Memory work

I live near Cambridge and I teach the Bible, so today I had to make time in my diary to visit the Tyndale House Open Day. Tyndale is a library dedicated to biblical studies and serves as “an international centre for research that specialises in the languages, history and cultural context of the Bible”. Visiting is always a real treat, whether for a lecture or to do my own research.

Front of Tyndale House, Cambridge

I raced through housework and morning study, checked and memorised where the elusive car parking spots might be found today and popped over for an hour at lunchtime.

Leningrad Codex (copy) on a table with other Codices

Of course, it was not going to be enough time to really explore properly, but I did get to look at some copies of ancient codices and meet some interesting people.

It’s not often I can chat about polyglots, nominative determinism or Agatha Christie’s archaeological poems with like-minded Bible enthusiasts and it is very useful to engage academically to keep my brain working well.

Remembering words in other languages seems more straightforward – even normal – at places like Tyndale. While I was visiting I had the chance to hear from Fausto, a visiting student who is working on transmitting the Bible to cultures without written language. There was then a short talk on ‘Manuscripts and Scripture Memorisation’ by Dr Kim Phillips. I found this intriguing. We talk about ancient people having very good memories, but don’t seem to be able to show hard evidence for it. I suspect that our technology-reliant generation are not using our memory muscles sufficiently and are the poorer for it in any case, but working on memory skills certainly brings a sharper mind. Memorising Psalms, even hundreds of years ago, was a matter of a lot of hard work, with or without tunes.

Some of the fascinating work Kim has been doing concerns ancient shorthand versions. The writers were not always male – in one text the scribe apologises at the end for smudges incurred as a result of breastfeeding while writing! Even 1000 years ago there were some who multi-tasked motherhood and biblical study. I was surprised at how reassured I felt to learn this.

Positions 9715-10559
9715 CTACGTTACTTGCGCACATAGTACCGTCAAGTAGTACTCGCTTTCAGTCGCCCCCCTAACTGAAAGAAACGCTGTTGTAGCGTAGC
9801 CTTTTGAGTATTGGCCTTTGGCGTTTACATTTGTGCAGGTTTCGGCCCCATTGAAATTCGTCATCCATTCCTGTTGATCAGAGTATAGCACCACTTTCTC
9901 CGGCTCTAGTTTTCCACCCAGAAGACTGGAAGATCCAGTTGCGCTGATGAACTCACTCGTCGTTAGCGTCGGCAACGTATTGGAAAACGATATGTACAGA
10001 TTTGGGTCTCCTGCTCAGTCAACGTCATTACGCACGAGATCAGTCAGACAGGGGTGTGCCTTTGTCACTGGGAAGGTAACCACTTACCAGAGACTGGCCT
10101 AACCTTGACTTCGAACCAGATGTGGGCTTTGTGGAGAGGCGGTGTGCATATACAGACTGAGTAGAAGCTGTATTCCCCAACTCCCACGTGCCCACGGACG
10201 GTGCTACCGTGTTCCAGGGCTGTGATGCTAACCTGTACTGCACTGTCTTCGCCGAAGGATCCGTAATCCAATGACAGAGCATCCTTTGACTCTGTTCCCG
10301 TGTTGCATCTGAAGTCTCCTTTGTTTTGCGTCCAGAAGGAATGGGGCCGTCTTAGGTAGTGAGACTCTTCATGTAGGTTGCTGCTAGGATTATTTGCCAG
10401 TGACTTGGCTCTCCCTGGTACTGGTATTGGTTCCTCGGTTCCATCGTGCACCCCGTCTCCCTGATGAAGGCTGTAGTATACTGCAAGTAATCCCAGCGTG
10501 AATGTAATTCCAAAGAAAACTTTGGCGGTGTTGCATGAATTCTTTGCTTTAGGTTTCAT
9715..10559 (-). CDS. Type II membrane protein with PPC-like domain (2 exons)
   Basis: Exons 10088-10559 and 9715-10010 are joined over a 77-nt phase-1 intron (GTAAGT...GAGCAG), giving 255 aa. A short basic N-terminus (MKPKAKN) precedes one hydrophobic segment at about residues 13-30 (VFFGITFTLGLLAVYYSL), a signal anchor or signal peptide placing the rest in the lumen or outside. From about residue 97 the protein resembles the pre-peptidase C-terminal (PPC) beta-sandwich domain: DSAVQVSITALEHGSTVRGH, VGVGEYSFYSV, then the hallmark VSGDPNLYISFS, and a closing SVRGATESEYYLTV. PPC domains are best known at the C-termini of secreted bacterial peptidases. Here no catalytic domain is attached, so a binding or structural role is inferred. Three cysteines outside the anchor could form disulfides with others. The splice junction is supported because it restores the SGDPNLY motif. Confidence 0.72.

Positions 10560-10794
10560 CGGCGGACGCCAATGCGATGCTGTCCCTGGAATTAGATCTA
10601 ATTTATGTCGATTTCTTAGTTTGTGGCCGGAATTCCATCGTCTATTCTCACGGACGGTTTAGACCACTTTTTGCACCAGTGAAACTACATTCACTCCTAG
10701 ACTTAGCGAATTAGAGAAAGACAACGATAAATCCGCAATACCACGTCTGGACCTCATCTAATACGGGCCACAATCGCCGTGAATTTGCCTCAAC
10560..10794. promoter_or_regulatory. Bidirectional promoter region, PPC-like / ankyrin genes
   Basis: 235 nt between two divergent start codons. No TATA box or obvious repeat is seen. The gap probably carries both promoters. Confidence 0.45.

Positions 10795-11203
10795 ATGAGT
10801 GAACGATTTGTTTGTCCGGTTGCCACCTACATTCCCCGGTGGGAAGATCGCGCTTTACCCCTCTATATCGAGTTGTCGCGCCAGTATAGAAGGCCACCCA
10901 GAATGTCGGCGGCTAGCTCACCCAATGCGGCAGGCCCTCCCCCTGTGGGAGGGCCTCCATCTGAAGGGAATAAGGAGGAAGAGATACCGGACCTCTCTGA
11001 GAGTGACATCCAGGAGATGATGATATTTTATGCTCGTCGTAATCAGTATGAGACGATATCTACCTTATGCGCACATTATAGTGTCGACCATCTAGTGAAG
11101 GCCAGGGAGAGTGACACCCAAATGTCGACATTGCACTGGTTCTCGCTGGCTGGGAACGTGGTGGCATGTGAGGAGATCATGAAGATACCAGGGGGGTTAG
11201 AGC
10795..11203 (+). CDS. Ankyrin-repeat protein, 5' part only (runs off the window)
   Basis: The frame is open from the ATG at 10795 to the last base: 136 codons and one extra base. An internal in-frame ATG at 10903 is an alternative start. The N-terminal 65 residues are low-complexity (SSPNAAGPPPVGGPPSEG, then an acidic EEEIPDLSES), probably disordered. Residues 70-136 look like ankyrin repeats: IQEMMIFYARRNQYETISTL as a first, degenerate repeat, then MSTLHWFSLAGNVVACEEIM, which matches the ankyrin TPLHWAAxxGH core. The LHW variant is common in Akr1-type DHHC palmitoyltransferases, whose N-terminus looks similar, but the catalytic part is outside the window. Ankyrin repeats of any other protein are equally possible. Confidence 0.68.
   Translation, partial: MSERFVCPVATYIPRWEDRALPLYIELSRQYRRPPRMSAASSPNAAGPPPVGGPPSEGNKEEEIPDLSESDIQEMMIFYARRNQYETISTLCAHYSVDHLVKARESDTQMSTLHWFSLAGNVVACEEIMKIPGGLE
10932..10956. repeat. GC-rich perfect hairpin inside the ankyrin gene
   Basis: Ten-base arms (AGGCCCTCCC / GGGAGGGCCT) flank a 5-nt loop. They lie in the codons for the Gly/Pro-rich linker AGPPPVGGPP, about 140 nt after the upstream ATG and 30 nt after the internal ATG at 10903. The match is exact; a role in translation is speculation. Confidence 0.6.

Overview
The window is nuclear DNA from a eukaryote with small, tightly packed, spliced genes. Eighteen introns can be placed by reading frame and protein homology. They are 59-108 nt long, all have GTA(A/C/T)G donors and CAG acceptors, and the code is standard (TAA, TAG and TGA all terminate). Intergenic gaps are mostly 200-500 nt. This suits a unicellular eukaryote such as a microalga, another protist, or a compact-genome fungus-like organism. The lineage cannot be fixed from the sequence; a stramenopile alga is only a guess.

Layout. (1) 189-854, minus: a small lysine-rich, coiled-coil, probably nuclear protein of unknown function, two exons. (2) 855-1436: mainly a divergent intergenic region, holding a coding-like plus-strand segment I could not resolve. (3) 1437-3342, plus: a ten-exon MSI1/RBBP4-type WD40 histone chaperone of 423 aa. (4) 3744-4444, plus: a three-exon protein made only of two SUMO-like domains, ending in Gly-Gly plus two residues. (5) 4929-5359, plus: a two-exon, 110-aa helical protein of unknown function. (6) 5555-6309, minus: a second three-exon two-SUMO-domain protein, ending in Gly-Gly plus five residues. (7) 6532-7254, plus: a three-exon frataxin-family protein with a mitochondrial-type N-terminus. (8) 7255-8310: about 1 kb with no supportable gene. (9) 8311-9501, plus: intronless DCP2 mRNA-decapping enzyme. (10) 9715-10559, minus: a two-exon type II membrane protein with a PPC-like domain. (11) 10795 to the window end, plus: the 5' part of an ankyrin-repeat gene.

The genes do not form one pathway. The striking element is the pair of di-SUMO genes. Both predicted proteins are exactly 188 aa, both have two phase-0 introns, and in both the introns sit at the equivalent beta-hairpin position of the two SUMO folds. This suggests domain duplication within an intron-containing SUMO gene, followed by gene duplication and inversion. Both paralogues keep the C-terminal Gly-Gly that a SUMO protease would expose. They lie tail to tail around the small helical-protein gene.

Each passage was shortened to key words, letters or phrases. Accuracy mattered, but how much needed to be recorded varied. For well-rehearsed Psalms only a few words might have been enough.

I wondered if this might mirror how I learned some verses back in Holiday Clubs, where the individual words were removed one at a time while the group repeated the entire passage:

For ….. so ….. ….. ……
that …. …… ….. one and …… …..
that …….. ……. in …..
would not ……
but have ……. …… .

John 3:16

Or how much of this Psalm might I recall if I only had the following lines?

The Lord is my shepherd; …………………….
……………………………….. in green pastures;
he leads me beside ………………………..
he ………………………….
……………………………….. right paths
    for his ……………………….

Even though …………………………………………
I fear ……………………
for …………………………..
your ………………………………………..
they …………………………

You prepare …………………………………………….
in the presence of ………………………………
you anoint ……………………………………………
my cup ……………..
Surely ………………….. and ………….. shall follow me
    all the …………………………
and I shall ………………………………………………………….
…………………………………………………….


(See this link for the answers!)

I imagine the same task could be done with songs, or quotes from films. It is surprising how much we do learn by heart when we are motivated to. I don’t imagine I’ll be memorising the Psalms, although it is encouraging to hear about how this could be done.

Psalm 42 shorthard ancient text

The scribe would have noted down just enough to be able to recall the rest. This represents all of Psalm 42.

Psalm 42 Hebrew

The words in bold here are the only ones written down. The rest was memorised. The longer phrase (10 here) identifies a verse which was similar to a verse in the following Psalm, to keep them distinct and accurate.

(I have taken these two images from Kim Phillips’ twitter account: https://twitter.com/K_L_Phillips)

A good number of people had turned up and there was plenty to see and discuss. Hopefully there will be future events, ideally on days people are more likely to be able to visit, so that others can get excited about the work going on. Children (young and old) may well enjoy trying out cuneiform in clay. Chatting to some of the staff, trustees and researchers proved that they are not ivory tower Bible nerds but fascinating people with faith, humour and intelligence. I enjoyed talking with one of the researchers I’ve been following on social media (https://twitter.com/JamesBejon) as his work on names and literary patterns in the Bible feeds into my own writing and thinking.

I’ll hopefully remember the things I learned today for some time to come. I am also reassured that what I do is interesting to many people and that there are folk through history, across the world and even in my own town who share my passion for exploring the depths of the Bible, even in the craziness of everyday life.

Front of Tyndale House (taken from Twitter)

2 thoughts on “Memory work

  1. Amazing work, Lucy, thanks. Very best regards to both you and your father. Michael  Alan Riach: Mongrel verse and the uniformity of the military machine | The National

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  2. Love it! SO interesting. I did Religious Studies at Uni and it was so interesting, and I chose to study the Intertestamental period & Judaism for a special subject in my final year, so learned about how the Jewish religion developed into something quite a bit different, with parties such as the Pharisees & Scribes who discussed endlessly and wrote commentaries on the Bible (OT as we call it!) – who they were, how they worked, etc.

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